Architecture is associated with increased levels of complexity and technical knowledge, but this should not imply the lack of intuitive inspiration. Tactile experiences favour an explicit knowledge of the importance of space, matter and the location of opacity in relation to daylight. The qualitative and quantitative evaluation of daylighting design intentions should be at the forefront of creative thinking in architecture and environmental design. Analysing images obtained from actual spaces and physical models in relation to the latest digital technologies can reinforce the interpretation of daylighting design and performance of a spatial configuration at the speculative stage of composition. This presentation focuses on a design methodology based on image analysis and tactile manipulations using digital and analogical techniques applied to actual architectural projects.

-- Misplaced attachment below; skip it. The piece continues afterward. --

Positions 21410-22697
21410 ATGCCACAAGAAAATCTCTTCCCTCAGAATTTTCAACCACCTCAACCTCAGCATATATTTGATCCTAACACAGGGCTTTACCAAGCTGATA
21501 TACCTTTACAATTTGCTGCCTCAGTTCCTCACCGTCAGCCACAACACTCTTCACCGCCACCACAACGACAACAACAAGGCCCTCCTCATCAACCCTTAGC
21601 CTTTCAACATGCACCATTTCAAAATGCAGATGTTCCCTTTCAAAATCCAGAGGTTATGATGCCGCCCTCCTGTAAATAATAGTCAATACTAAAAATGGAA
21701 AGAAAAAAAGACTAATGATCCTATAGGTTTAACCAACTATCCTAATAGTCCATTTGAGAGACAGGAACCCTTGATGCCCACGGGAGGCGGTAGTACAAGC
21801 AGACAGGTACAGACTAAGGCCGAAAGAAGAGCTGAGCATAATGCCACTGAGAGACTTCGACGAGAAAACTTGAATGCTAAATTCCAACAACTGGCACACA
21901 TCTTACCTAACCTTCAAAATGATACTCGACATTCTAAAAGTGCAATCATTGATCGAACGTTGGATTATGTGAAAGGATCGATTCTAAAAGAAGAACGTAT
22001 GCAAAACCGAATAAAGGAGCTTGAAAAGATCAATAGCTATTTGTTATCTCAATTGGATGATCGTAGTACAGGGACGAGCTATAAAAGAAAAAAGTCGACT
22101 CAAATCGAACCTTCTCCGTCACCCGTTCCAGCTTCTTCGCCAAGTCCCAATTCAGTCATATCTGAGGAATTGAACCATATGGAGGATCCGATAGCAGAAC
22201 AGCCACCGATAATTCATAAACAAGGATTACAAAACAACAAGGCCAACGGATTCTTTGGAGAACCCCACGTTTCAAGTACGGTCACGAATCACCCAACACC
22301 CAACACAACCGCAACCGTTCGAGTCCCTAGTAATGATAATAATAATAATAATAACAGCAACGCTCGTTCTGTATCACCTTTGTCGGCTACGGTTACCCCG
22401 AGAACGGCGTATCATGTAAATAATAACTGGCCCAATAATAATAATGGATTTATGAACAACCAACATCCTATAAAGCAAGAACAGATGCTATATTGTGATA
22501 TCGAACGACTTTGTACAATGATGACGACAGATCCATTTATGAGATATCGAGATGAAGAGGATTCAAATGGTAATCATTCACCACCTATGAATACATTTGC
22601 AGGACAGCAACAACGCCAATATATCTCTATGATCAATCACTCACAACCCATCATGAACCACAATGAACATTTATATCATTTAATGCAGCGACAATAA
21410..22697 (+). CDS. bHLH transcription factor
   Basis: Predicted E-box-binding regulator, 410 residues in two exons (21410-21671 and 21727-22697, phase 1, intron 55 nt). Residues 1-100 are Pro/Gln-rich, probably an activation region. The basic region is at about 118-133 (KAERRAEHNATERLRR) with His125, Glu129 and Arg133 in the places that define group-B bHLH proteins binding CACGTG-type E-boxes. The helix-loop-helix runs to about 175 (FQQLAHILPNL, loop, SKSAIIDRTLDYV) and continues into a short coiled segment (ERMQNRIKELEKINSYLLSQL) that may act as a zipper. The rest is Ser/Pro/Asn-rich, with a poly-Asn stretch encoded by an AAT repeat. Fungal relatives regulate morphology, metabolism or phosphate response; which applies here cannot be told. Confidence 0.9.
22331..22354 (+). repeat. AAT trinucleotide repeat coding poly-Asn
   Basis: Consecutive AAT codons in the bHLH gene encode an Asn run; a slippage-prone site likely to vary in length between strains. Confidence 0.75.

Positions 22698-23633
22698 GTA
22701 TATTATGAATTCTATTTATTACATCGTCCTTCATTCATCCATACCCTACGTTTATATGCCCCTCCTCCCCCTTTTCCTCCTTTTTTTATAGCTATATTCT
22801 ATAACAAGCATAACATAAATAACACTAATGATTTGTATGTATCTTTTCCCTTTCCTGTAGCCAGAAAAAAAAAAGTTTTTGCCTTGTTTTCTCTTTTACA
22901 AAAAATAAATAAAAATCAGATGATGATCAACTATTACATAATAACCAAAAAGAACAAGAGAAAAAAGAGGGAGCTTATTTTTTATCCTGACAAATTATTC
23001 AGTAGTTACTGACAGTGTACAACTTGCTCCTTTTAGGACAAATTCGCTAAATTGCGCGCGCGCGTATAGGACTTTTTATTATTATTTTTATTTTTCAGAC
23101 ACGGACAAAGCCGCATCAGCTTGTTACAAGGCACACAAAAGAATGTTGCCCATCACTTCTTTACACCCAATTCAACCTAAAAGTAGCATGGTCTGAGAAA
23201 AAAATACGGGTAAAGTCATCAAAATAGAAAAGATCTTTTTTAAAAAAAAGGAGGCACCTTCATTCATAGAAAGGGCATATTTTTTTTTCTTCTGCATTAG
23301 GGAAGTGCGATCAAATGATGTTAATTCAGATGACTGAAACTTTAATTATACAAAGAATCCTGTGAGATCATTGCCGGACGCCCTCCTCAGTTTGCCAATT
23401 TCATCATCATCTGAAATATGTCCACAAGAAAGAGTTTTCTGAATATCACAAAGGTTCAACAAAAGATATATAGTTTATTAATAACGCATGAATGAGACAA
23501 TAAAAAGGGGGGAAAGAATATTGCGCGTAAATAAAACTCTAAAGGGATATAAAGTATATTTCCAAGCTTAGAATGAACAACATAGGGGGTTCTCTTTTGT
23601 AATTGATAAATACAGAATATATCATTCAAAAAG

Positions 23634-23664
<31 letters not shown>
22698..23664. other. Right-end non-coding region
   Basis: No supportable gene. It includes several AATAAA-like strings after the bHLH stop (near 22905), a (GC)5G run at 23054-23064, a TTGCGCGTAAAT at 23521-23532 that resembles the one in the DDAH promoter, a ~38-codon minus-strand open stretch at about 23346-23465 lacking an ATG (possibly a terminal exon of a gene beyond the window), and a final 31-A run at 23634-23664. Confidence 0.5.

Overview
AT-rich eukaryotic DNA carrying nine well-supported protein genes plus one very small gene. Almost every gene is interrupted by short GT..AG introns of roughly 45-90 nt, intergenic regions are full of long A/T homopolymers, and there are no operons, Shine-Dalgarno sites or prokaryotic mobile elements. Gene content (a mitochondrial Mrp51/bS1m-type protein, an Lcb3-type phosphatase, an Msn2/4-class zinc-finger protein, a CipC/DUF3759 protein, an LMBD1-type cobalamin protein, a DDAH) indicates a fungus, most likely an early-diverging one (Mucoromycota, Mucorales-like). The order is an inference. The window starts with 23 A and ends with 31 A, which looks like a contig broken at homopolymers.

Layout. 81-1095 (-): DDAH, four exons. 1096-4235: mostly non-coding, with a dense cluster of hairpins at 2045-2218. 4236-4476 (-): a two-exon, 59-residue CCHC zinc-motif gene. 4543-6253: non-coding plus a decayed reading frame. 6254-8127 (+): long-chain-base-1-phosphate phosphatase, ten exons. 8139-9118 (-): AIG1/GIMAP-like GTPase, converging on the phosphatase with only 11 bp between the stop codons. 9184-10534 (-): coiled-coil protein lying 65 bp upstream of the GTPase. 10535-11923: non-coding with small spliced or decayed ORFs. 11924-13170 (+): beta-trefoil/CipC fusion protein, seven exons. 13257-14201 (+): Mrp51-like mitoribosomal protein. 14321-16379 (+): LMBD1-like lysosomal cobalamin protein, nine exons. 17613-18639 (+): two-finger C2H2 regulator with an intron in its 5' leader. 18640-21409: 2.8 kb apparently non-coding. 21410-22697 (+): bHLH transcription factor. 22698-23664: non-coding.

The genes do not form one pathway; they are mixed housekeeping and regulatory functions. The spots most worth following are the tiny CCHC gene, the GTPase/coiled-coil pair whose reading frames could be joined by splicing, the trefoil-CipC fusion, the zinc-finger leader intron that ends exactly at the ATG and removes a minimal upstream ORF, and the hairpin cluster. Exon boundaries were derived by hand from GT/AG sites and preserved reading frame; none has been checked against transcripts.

Professor Demers is co-founder of the Co-founder of the Group de Recherche en Ambiences Physiques (GRAP), actively involved in teaching and research of environmental controls in architecture at Laval University, Quebec City, Canada. She completed her PhD in architecture at the Martin Centre in 1997, innovating on the integration of qualitative and quantitative assessments of daylighting in architecture. She is developing and applying her research expertise into architectural design and was responsible for the implementation of daylighting strategies for the New Canadian Embassy in Berlin, The Caisse de Dépôt et Placement (Medal, Royal Architectural Society of Canada, Technological innovation), and the Kruger Centre for Wood Transformation (Excellence Proze, QAQ).